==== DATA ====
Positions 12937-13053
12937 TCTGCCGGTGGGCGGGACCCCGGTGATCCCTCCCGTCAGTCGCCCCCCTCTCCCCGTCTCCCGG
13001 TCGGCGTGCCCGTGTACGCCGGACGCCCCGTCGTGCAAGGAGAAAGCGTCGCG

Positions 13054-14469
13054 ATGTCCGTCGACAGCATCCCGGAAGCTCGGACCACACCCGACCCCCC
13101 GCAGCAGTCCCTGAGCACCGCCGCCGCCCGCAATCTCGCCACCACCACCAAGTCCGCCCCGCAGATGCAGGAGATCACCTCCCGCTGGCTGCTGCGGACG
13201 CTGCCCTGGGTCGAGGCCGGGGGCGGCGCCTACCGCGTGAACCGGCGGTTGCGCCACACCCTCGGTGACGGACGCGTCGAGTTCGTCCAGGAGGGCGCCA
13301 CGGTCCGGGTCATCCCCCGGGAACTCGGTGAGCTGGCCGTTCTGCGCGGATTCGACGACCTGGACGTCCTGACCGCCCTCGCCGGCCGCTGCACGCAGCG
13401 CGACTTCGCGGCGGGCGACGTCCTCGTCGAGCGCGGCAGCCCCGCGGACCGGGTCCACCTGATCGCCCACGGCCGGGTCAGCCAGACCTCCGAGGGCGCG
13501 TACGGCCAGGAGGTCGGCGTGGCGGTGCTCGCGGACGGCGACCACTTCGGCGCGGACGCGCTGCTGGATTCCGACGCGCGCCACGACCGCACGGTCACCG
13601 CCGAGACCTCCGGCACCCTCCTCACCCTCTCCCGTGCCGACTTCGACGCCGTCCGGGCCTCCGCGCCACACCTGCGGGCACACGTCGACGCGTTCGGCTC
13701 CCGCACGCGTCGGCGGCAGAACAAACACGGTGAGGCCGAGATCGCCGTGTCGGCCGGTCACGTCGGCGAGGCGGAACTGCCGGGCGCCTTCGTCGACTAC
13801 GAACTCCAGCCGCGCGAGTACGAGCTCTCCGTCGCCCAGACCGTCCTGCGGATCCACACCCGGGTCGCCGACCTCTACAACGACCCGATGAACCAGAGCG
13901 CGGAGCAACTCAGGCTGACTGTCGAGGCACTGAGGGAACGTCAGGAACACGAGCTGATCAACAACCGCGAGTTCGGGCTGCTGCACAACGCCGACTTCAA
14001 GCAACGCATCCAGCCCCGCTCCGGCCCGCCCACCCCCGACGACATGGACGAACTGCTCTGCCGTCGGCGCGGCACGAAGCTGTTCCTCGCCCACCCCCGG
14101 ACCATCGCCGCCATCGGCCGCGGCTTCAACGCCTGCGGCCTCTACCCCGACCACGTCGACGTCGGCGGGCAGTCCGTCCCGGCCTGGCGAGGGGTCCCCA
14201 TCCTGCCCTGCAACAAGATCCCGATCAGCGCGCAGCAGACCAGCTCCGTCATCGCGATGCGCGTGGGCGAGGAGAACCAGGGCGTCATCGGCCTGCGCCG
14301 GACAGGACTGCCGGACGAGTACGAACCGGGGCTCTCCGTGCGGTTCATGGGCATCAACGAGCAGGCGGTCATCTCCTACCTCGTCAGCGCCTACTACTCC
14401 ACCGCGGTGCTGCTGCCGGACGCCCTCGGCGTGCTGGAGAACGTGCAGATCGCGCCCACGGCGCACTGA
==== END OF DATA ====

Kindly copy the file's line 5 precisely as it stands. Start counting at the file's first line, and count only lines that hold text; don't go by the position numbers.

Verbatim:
13054 ATGTCCGTCGACAGCATCCCGGAAGCTCGGACCACACCCGACCCCCC